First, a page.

Boehner: 'I Did My Part'

By Elizabeth Harrington | December 20, 2012 | 2:16pm EST

House Speaker John Boehner (R-Ohio). (AP)

( - Speaker of the House John Boehner (R-Ohio) said 'I did my part’ in negotiations with President Barack Obama to avert the fiscal cliff by offering a proposal to raise taxes on millionaires.

Just hours before the House plans to vote on the Speaker’s “Plan B,” which will raise the marginal tax rate for people earning $1 million or more per year to 39.6 percent, Boehner said Republicans have done “everything we can” to avoid the fiscal cliff.

The fiscal cliff refers to the expiration of the Bush tax rates and the start of automatic spending cuts (sequestration) on Jan. 2, unless Congress and the White House act. The tax issues also include the child tax deduction; the end of the 10 percent bracket; and the Alternative Minimum Tax.

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“President Obama and Senate Democrats haven’t done much of anything,” Boehner said during a Capitol Hill press conference today.  “Their Plan B is to slow walk us over the fiscal cliff.”

“For weeks the White House has said that if I moved on rates, that they would make substantial concessions on spending cuts and entitlement reform,” Boehner said.

“I did my part,” he said. “They’ve done nothing.”

“The president’s last offer of $1.3 trillion in new revenue [taxes] with only $850 billion worth of spending reductions fails to meet the test of ‘balanced’ that he continues to call for.”

“Frankly,” Boehner continued, “I’m convinced that the president is unwilling to stand up to his own party on the big issues that face our country.  Time is running short.”

“The House will act today and it’ll be up to the Senate Democrats and the White House to act,” he said.

President Barack Obama speaks about the fiscal cliff as he takes questions from reporters, Wednesday, Dec. 19, 2012, at the White House. (AP Photo/Charles Dharapak)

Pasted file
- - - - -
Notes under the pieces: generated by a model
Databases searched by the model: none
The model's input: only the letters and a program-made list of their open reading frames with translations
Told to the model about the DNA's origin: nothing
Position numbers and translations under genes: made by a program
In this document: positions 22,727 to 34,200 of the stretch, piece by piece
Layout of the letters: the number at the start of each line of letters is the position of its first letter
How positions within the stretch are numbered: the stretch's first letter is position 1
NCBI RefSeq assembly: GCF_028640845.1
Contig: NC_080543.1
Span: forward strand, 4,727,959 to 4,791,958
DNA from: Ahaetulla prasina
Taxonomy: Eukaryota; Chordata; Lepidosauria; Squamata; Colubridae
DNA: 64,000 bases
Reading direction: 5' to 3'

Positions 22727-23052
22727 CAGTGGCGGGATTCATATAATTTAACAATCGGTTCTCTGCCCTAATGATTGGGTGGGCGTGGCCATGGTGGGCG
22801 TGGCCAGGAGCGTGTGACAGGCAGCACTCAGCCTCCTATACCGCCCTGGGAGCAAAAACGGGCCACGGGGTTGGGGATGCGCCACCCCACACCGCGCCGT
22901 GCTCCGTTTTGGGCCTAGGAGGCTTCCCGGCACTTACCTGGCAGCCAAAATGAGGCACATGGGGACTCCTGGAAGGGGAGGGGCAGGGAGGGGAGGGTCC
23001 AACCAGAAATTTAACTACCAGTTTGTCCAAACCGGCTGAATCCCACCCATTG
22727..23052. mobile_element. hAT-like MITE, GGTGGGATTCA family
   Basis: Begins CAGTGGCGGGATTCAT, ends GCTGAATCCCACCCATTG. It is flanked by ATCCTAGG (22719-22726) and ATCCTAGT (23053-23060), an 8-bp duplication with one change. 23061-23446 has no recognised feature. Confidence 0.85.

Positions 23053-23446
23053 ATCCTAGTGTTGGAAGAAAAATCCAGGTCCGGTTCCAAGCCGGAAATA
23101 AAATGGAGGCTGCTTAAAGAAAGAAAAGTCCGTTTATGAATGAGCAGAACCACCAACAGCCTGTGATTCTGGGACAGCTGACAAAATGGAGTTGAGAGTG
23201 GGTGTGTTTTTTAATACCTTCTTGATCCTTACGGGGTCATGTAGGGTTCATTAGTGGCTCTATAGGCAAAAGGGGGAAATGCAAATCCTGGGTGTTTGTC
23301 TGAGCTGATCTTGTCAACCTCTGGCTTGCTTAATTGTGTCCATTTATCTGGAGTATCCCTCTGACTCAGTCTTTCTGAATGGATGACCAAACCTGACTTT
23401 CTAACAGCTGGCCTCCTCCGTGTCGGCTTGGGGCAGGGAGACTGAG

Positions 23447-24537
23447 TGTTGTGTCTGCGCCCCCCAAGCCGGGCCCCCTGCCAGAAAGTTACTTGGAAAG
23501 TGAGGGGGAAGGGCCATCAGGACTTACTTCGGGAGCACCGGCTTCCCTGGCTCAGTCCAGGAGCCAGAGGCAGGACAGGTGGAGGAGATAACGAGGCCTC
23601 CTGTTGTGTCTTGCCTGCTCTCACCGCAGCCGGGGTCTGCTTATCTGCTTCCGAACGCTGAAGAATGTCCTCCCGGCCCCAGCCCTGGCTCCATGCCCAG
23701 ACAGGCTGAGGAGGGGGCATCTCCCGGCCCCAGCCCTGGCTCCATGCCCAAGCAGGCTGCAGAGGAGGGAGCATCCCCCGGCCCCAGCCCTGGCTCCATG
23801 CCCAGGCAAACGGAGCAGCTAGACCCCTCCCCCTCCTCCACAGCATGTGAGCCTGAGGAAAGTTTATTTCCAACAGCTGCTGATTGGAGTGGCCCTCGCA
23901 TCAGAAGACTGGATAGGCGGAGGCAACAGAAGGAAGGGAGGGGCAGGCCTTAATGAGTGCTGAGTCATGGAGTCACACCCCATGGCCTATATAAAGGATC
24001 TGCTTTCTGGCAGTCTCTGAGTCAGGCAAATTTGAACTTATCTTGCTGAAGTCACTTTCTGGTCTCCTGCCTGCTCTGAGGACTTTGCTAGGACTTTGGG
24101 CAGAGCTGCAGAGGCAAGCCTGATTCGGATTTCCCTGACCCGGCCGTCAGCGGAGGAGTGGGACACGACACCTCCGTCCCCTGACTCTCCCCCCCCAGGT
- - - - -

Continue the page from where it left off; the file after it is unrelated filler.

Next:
“Plan B” is the latest proposal brought by Boehner to avoid the looming across-the-board tax rate hikes and spending cuts that will kick in on Jan. 2.  The Speaker first conceded that “revenue [taxes] was on the table” after President Barack Obama won reelection in November.

Boehner then offered $800 billion in tax increases over 10 years in the form of closing tax loopholes and deductions.  Obama had insisted on raising taxes on income-earners over $250,000 and he recently raised that threshold to $400,000.

The president also lowered his first demand for $1.6 trillion in new taxes to $1.3 trillion in new taxes, last week.  Both the White House and Senate Majority Leader Harry Reid (D-Nev.) have said they will reject Boehner’s tax hike on millionaires.

The federal deficit for fiscal year 2012 was $1.3 trillion, and is projected to be $1.4 trillion in current fiscal year 2013.  The national debt is more than $16.4 trillion. The national unemployment rate is 7.9 percent, and the real unemployment rate (jobless and underemployed) is 14.4 percent.  An estimated 24 million Americans are either out of work or underemployed.

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